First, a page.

Of course, most MSPs don’t develop apps, and don’t wish to make the investments required to start. Nor does selling clients “blockchain” make any more sense than selling them “cloud computing.” Better for the majority of IT providers, then, to commence their blockchain journey reselling third-party, blockchain-based solutions instead, according to Jensen, like Credivera’s.

“They’re leveraging an underlying technology, but the product is not blockchain,” he notes. “The product is credentialed digital identity.” Explaining what that product does and why it’s superior to older ones will showcase your cutting-edge industry know-how to current and potential customers, Jensen adds.

According to O’Neal, meanwhile, educating yourself on blockchain and its many potential uses is an even better starting point. “There’s tons of conferences right now where you have like-minded individuals who actually have business cases,” he notes. “The possibilities are endless.”

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Cisco is ponying up to win SMBs

I won’t belabor the details of Cisco’s second biggest news of the week, after that $28 billion bombshell it dropped yesterday. My friends at ChannelPro, among others, have already done that well for you, so I’ll focus instead on why the plans the company announced for conquering the SMB market felt to me like a significant moment in a story that’s been unfolding for at least the last 18 months.

To explain why, I’ll begin with a comment that Andrew Sage, the company’s VP of global distribution and SMB sales, made Tuesday during a webcast about the new strategy. “These customers,” he said of SMBs, “are stampeding to the cloud.”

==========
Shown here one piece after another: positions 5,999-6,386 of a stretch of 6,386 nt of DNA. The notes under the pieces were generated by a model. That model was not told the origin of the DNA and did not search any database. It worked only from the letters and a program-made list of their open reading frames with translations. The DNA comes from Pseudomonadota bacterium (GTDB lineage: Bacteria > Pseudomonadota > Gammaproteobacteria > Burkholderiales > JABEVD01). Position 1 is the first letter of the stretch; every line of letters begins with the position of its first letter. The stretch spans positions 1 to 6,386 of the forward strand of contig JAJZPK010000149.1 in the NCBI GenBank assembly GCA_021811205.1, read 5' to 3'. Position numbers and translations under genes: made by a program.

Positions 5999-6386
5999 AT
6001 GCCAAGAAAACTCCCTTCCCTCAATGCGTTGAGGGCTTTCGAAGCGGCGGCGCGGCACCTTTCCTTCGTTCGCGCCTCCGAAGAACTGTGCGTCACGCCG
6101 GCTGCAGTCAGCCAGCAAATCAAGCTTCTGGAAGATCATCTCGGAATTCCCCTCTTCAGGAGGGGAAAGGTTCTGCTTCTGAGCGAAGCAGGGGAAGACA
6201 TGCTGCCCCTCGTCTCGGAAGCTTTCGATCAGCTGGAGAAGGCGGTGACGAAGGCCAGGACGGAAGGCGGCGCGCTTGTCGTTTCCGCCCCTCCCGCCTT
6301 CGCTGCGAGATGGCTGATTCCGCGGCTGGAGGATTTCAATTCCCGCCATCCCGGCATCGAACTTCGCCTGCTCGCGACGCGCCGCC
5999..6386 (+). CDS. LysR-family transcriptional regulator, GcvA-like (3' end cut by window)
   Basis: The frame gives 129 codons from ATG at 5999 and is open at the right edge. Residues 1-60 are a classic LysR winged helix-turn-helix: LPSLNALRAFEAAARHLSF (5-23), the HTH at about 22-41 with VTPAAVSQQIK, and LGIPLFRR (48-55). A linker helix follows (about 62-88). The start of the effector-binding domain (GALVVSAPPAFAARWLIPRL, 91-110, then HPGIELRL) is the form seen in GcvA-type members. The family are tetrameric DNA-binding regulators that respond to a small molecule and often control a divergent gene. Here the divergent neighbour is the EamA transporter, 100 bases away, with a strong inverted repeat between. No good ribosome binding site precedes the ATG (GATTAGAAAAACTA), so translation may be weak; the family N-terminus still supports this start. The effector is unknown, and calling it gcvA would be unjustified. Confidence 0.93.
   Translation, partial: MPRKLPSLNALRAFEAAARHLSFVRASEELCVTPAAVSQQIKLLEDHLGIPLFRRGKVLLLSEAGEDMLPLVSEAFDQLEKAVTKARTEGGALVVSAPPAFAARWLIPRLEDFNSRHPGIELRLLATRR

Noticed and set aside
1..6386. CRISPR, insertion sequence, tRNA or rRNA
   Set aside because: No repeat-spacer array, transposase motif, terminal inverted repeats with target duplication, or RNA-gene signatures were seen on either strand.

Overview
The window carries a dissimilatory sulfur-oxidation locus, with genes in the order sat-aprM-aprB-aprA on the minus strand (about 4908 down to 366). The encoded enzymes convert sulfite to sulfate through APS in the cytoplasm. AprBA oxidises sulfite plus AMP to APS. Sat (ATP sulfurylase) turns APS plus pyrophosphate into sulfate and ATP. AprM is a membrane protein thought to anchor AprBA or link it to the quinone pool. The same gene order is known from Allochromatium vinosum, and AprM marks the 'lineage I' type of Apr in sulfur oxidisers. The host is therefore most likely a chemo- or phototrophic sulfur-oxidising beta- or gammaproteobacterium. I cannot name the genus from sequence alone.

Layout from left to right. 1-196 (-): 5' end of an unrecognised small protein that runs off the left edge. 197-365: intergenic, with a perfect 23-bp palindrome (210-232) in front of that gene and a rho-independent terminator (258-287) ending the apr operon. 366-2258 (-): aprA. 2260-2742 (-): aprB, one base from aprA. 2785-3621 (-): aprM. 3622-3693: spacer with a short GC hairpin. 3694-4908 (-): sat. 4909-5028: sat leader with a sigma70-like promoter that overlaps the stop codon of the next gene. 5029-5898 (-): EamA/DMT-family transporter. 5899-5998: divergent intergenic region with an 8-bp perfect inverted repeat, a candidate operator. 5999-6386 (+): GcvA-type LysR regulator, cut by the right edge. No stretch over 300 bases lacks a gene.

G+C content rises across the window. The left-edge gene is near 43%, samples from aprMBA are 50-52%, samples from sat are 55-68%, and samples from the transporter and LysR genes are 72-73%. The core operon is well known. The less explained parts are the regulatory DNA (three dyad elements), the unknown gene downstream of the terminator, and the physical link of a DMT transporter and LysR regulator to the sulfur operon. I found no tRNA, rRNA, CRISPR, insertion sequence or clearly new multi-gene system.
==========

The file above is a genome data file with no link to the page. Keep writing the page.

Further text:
That rang a bell, and I had to go back to my notes from a conversation with Sage (pictured) back in April 2022, just days after SMB revenue first became part of his job, to figure out why. “They’re stampeding to the cloud,” he had said of SMBs.

Give Sage credit. He understood that the SMB segment’s race toward the cloud is a giant opportunity for a networking leader like Cisco right from the get-go. He even summarized the point for me with four succinct words: “No network, no cloud.”

Fast forward now about six months to last October, when Sage’s colleague Luxy Thuraisingam (who had added the SMB space to her prior duties heading up global partner marketing earlier in the year) valued Cisco’s SMB business at more than $4 billion in a conversation with me, and said it was growing nearly 30% year over year. There was even more money to be made, she continued, if the company invested appropriately in its channel.

“We have work to do in enabling our partners to go and capture the SMB space,” she said.

This week we learned that in the months since that interview Thuraisingam and Sage have been busily drawing up a blueprint for that work, and successfully urging CEO Chuck Robbins and the rest of Cisco’s C-suite to fund it.